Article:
About Polly Chester

Polly is a thinker, writer and social worker with passions for human rights, caring for the environment, social justice, social policy, epistemology, philosophy and psychology

When  enquiring about ‘special seating requirements’ became part of her job, Polly Chester realised obesity is more than about the size of your seat.


I’ve worked in reception at a restaurant for close to ten years.

Recently, we made changes to the telephone booking spiel. Probably not the kind of changes you’d expect. Nothing to do with the menu, licensing, prices or anything else hospitality-related that would immediately spring to mind.

I am required to ask this question: ‘Are there any larger people in your group who have “special seating requirements”?’

If the answer is affirmative, there is a defensive barrage of phrases put forward such as, ‘Well yeah, I’m a big person, but I’m happy with who I am.’

To which I am dying to respond, ‘Are you really? Perhaps you shouldn’t be. Does the prospect of dying of a preventable, lifestyle-related illness make you happy?’

It is not uncommon for my workplace to have to refund people the money for their restaurant tickets on a full-house Saturday night.  Not because we overbook. It’s because by the time people arrive at their table, the flesh of a larger person has often absorbed their allocated seating space. It’s embarrassing for all parties involved, and costs the restaurant considerable revenue.

What’s happened to us?

Why is Australia so fat?STOP BEING FAT -

Illustration by Sindy Sinn

According to the Queensland Cancer Council, 65% of adults in Queensland are overweight or obese. In Queensland, of all places, where the weather is so consistently beautiful that there’s hardly reason not to get outside and get active.

Experts say that the solution to this problem lies with education. One suggested strategy is food labeling. Fair enough. But as a society, have we grown so dumb that we can’t understand how a carrot is healthier than a chocolate bar without the provision of detailed nutritional information? We don’t need food labelling. We need poisonous ‘foods’ that kill people to be taken off the market.

Want to talk strategies?

Let’s start with fast food.

It should be illegal.

But that will never happen, so instead I’d like to suggest at the very least that it should be made available only to people of ages 18 and above. Feeding children fast food as a treat, staple or otherwise is counter-intuitive; stunting development and growth and replacing lost energy with trans-fat, salt and sugar. Feeding children fast food is tantamount to child abuse. As a parent, it is up to you to make responsible food choices for your children.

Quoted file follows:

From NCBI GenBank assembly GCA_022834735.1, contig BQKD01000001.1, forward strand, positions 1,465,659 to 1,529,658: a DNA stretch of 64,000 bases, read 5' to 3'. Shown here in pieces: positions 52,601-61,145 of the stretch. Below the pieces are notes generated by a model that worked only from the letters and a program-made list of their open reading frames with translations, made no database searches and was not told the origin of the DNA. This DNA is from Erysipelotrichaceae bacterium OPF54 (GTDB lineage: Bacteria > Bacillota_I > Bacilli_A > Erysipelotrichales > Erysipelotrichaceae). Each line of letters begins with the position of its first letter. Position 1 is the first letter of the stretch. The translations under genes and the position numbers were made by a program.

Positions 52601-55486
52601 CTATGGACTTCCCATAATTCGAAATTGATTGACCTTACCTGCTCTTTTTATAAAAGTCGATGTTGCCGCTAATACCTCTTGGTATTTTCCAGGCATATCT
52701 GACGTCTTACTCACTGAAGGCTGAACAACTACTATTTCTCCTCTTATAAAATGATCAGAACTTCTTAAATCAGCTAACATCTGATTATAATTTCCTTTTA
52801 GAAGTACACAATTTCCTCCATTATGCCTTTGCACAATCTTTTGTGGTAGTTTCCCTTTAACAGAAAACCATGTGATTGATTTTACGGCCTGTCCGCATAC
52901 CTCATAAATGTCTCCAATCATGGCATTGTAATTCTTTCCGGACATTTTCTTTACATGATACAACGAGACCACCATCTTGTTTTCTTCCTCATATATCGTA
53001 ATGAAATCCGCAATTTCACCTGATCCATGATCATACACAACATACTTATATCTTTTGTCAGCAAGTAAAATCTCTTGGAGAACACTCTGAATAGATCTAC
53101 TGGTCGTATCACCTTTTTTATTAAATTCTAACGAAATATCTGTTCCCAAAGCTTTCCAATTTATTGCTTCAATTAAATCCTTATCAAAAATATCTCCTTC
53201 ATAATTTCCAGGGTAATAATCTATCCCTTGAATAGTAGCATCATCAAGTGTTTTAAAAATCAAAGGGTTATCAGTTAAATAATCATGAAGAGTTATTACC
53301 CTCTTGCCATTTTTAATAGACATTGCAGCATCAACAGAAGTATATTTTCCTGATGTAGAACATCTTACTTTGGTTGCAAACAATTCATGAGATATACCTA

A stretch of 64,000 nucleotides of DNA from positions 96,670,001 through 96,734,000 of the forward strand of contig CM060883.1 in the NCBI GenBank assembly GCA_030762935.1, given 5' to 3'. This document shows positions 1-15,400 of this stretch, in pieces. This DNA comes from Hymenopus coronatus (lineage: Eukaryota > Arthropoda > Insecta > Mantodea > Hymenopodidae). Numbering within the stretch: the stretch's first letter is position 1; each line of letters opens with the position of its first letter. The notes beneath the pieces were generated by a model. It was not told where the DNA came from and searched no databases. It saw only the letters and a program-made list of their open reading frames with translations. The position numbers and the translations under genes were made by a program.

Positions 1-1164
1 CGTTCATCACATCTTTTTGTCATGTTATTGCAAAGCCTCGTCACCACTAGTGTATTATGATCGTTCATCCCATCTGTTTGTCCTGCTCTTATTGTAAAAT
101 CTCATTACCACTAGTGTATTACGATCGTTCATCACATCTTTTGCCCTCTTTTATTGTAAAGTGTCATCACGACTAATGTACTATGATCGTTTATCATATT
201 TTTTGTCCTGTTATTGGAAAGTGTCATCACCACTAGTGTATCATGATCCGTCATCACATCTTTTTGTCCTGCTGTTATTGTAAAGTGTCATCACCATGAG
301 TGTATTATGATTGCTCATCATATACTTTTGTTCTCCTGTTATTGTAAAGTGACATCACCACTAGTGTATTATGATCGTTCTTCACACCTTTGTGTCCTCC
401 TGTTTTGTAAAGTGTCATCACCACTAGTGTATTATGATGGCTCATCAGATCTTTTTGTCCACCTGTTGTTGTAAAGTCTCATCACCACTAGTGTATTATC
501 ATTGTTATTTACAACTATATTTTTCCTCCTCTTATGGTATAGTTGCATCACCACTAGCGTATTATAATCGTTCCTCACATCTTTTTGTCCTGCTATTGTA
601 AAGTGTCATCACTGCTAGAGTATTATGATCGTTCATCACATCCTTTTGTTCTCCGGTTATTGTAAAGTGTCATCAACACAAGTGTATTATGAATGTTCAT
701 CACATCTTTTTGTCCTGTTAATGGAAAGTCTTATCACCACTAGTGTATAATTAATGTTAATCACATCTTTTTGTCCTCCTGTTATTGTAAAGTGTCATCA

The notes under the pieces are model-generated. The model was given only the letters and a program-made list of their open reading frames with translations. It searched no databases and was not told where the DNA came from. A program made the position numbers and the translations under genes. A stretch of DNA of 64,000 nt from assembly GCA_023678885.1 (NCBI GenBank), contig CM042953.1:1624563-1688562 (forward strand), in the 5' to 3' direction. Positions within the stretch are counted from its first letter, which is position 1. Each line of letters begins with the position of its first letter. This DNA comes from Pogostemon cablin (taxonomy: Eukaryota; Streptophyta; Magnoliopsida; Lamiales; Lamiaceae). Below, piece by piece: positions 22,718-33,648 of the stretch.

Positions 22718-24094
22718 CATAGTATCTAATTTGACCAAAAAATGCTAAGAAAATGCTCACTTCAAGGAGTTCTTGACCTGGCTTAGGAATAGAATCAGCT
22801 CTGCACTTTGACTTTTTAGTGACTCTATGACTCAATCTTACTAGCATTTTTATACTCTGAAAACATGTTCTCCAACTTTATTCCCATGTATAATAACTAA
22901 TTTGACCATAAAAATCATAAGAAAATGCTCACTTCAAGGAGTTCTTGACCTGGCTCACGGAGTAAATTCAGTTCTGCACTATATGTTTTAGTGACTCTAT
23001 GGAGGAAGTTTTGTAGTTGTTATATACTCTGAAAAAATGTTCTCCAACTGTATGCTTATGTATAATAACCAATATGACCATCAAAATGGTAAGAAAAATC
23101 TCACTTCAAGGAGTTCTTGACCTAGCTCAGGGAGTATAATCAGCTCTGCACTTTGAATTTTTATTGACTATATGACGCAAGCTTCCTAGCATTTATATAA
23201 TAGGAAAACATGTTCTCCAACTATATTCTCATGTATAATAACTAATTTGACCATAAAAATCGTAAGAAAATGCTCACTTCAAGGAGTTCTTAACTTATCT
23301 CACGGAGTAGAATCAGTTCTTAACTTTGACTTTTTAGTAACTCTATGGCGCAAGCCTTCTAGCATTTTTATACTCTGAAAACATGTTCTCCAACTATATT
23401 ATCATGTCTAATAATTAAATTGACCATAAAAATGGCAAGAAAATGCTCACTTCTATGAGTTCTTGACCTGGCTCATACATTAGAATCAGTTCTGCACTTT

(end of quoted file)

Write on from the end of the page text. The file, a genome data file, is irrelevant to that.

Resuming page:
Another strategy would be to raise taxes on fast food. I believe it is more important than raising taxes on cigarettes in terms of the overall health and well-being of the population. The worst-case scenario would be that people keep buying fast food because they are addicted; much like people are to cigarettes.

Even so, the Government could use revenue raised from fast food tax to pay for healthcare to fix lifestyle-related illnesses and to pay farmers a subsidy to make fresh fruit and vegetables cheaper.

Many Western cultures have a preoccupation with health and beauty that borders on obsession. People are driven nuts over their appearance to the point of eating disorders. For this reason we promote a culture of self-acceptance, particularly targeted at young women, to discourage them from employing such desperate measures as forgoing nutrition in order to be thin. Unfortunately, unhealthy people misuse the term self-acceptance and use it as justification for ill health. They’ll sit there happily self-accepting all day long, ploughing through litres of ice cream in front of the telly, while the bare-boned health care system groans under the weight of preventable illness.

Healthy bodies come in all shapes and sizes. I am not suggesting that larger people are all unhealthy. In fact, some of the measurements used to judge ‘healthy weight’ are considered bogus. According to the Obesity Action Coalition, the oft-used body mass index (BMI) scale is a poor indicator of healthy weight because it fails to take all elements of body composition into account and uses an overly simplistic formula: the weight of a person, divided by their height, squared. It might be an ok starting point for a goal-setting session with a personal trainer, but I can think of a few much better places to start…

1. Throw your scales in the bin. Weight is not necessarily a good indicator of whether your body has changed size. If your lifestyle were truly healthy, you wouldn’t be bothered with weighing yourself. What are you trying to prove?

2. Take a look in your fridge. Food is fuel and medicine. If you are eating for fun and pleasure, you need to get new hobbies. Sex is good for fun and pleasure. Try that. It usually burns calories rather than adds them; don’t make the mistake of adding dessert to your sex life (i.e. whipped cream) – it’s counter-productive.

3. Exercise. I’m not going to add anything by way of explanation. If you don’t know how to incorporate it into your activities of daily living, you’re not thinking about it hard enough.

If you find yourself in a conversation where you need to convince someone that you are perfectly happy to be requiring two seats in a restaurant, it might be time to address some issues.

Don’t use self-acceptance as an excuse for being sick and unhealthy. Practice self-acceptance while you’re out running in the sunshine and making the most of life.


(The views and opinions expressed on this page are those of the author alone and are not to be taken as medical advice. Please consult a GP for any health-related concerns you have. TBS.)